Effective Tax rate poll
Effective Tax rate poll
I thought it would be fun to post a poll question on effective tax rate. I'm sure it's been done before, but it's been lost in time and files, so I'll start it again. Our personal effective rate of return is according to TT is 9.53%. Our joint return AGI was $92,309. for 2010. Enjoy.
Even educators need education. And some can be hard headed to the point of needing time out.

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The definition of the denominator is much more troubling. To livesoft's list above, I would add taxexempt interest, untaxed social security (you can see I must be older than livesoft), and the $3000 deduction you take for carryover capital losses. Just because you didn't pay tax on it or you got a deduction to offset it, doesn't mean it wasn't income.letsgobobby wrote:how do you calculate this? Assume numerator is Total federal income tax/AMT owed?
The effective tax rate shown by Turbo Tax is Total Tax divided by Adjusted Gross Income. It's not your marginal tax rate.
Effective tax rate is your total tax owed divided by your total income. Check the math and see if you get what Turbo Tax generates. Mine works that way.
Effective tax rate is your total tax owed divided by your total income. Check the math and see if you get what Turbo Tax generates. Mine works that way.
Even educators need education. And some can be hard headed to the point of needing time out.

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You might get more responses if you would be specific. AGI and your "total income" are two different lines on form 1040. Line 37 & line 22. Which do you want to use? Or something else? I don't have turbotax.rustymutt wrote: The effective tax rate shown by Turbo Tax is Total Tax divided by Adjusted Gross Income. It's not your marginal tax rate.
Effective tax rate is your total tax owed divided by your total income. Check the math and see if you get what Turbo Tax generates. Mine works that way.
JW
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 ruralavalon
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http://financialdictionary.thefreedict ... e+tax+rate .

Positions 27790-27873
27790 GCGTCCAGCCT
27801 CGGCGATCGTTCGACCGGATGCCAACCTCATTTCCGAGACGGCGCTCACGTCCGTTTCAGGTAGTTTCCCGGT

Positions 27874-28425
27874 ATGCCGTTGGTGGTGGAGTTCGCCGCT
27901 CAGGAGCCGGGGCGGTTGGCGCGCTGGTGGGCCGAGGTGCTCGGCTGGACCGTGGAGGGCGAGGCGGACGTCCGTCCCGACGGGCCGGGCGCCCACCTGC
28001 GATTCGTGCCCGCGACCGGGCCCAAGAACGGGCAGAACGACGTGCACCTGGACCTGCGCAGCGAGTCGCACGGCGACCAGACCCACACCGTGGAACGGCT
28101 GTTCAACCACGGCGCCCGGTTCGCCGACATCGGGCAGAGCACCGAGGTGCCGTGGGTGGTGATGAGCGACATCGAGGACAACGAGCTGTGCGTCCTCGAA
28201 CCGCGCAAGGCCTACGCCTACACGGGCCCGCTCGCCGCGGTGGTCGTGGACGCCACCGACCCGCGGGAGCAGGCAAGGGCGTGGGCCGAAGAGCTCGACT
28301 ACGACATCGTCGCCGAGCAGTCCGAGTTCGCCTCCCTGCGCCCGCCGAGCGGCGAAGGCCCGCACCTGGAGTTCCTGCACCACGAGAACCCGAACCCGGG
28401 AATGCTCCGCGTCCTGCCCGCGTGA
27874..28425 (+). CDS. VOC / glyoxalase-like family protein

(emphasis added).Effective tax rate
The net rate a taxpayer pays on income that includes all forms of taxes. It is calculated by dividing the total tax paid by taxable income.
Copyright © 2004, Campbell R. Harvey. All Rights Reserved.

Effective Tax Rate
The tax rate one pays assuming that one pays a flat rate rather than under a progressive system. Under progressive tax systems, one pays different rates for different amounts in income. For example, one may pay 10% for the first $10,000 of income and 25% for all additional income. In practice this means that one would pay somewhere between 10% and 25%. One calculates the effective tax rate simply by taking the total tax liability, dividing by one's taxable income and multiplying by 100.Suppose one makes $20,000 in a year and is taxed under the above system. This person pays $1000 (10%) of the first $10,000 and 2500 (25%) of the second $10,000. The total tax liability is $3500, which when divided by the $20,000 of income and multiplied 100, is found to have an effective tax rate of 17.5%.
"Everything should be as simple as it is, but not simpler."  Albert Einstein 
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Early 30's solid middleclass "professionals", one RN in a public hospital and one Business Analyst for Fortune 100 financial services company, no kids (which I think makes the below number all the more impressive considering our parentfriendly tax code).
I go with what TurboTax tells us because it's easy and I like the looks of it.
For 2010 it said 7.21%. In straightup gross income we're hanging around the middle of the 25% marginal tax bracket, but subtract the standard exemption, two maxedout retirement plans, itemized deductions (mortgage interest/property taxes, student loan interest), the $1500 energy efficiency credit, and here we are.
I go with what TurboTax tells us because it's easy and I like the looks of it.
For 2010 it said 7.21%. In straightup gross income we're hanging around the middle of the 25% marginal tax bracket, but subtract the standard exemption, two maxedout retirement plans, itemized deductions (mortgage interest/property taxes, student loan interest), the $1500 energy efficiency credit, and here we are.

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Mine is certainly above 15%. It is more in the mid to high 20% range. Not having any kids or itemized deductions will do that to you, especially when your income is considered to be in the "rich" category by some of those who draft the tax laws. Federal income tax alone is higher than my yearly living expenses, which just seems wrong to me. Add in social security, Medicare, sales, and all the various user fees, and the bill is just headshakingly high to me.

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0%, but an ankle broken in three places, a tooth implant, and a new heat pump isn't the most fun way to achieve this milestone. I see the last and only other time it was 0% was 1965 on an AGI of $382.
This year is looking to be 0% again, without the extra incentives, thanks to a careful mix of SS and IRA withdrawals.
This year is looking to be 0% again, without the extra incentives, thanks to a careful mix of SS and IRA withdrawals.
Retired 
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 fishnskiguy
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Effective Tax Rate 0.30% (per TurboTax).. and I even got to make very productive use of the zero capital gains rate!